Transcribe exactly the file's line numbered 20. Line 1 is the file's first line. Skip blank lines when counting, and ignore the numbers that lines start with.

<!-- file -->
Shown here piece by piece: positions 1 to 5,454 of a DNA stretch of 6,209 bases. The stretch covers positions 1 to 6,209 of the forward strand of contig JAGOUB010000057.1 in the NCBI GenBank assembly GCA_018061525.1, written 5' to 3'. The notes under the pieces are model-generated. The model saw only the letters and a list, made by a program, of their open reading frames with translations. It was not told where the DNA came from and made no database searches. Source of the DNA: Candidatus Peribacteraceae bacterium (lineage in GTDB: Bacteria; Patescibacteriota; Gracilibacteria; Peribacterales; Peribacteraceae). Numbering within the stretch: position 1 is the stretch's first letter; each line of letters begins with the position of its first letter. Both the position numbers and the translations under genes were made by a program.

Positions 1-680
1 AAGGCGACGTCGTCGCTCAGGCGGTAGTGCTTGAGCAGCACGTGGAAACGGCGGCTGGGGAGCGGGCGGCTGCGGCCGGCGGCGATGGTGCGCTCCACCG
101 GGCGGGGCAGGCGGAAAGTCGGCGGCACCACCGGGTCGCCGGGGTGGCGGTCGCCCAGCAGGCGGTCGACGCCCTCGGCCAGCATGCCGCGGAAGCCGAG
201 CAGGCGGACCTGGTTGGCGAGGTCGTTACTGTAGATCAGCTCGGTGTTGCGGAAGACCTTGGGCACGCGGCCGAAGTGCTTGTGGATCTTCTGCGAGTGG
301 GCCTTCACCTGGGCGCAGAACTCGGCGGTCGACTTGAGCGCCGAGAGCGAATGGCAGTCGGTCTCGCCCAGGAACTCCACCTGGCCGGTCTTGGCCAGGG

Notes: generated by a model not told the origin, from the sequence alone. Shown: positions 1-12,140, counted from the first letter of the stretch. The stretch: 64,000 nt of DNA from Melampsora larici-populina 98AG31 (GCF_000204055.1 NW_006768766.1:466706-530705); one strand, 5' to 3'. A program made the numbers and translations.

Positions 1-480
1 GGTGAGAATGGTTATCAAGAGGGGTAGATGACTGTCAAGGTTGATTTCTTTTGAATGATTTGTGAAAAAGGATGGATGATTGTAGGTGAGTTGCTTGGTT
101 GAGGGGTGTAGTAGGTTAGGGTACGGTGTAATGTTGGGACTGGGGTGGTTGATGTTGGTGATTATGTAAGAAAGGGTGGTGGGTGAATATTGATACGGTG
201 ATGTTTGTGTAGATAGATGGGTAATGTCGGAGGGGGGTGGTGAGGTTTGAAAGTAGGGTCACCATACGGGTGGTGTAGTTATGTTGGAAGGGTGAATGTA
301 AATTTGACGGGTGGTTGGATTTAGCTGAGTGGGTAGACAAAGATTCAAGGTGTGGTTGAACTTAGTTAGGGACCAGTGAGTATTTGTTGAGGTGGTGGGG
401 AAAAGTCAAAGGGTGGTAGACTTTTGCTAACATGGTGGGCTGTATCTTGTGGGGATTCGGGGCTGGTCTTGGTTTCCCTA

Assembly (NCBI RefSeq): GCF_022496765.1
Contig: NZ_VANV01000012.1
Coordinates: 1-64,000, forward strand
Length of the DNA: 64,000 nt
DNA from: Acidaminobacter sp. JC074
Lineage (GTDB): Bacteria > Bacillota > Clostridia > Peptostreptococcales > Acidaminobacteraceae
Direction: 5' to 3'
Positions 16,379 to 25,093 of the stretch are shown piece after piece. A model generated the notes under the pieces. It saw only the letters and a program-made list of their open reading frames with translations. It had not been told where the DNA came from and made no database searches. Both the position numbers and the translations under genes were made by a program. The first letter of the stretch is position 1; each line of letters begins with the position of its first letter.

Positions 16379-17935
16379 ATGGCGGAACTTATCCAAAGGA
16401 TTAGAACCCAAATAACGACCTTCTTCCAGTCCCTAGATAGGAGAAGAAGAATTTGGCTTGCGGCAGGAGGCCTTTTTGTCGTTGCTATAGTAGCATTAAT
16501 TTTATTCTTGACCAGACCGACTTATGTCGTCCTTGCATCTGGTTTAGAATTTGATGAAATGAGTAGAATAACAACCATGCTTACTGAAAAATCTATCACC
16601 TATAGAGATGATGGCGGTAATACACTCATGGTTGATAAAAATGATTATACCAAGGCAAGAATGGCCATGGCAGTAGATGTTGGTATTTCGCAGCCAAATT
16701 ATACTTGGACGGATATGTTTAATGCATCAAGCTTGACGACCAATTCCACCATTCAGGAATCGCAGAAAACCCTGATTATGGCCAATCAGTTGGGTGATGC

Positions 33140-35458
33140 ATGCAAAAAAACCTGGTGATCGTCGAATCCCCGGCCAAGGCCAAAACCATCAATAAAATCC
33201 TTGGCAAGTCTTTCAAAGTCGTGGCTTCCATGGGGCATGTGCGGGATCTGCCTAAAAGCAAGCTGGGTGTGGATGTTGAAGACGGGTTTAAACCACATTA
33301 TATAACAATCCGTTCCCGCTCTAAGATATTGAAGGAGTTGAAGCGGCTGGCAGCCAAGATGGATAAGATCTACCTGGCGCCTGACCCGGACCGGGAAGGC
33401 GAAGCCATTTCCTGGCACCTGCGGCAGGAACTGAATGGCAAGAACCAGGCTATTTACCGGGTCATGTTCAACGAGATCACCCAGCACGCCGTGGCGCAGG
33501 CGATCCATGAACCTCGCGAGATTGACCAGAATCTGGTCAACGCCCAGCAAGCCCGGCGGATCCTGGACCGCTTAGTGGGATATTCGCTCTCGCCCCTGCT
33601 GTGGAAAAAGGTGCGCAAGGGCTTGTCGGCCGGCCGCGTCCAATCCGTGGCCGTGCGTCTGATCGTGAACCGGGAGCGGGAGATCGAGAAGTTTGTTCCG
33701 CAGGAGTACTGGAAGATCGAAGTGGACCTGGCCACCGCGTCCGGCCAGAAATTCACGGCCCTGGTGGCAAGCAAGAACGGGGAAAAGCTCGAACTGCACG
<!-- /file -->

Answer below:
Direction: 5' to 3'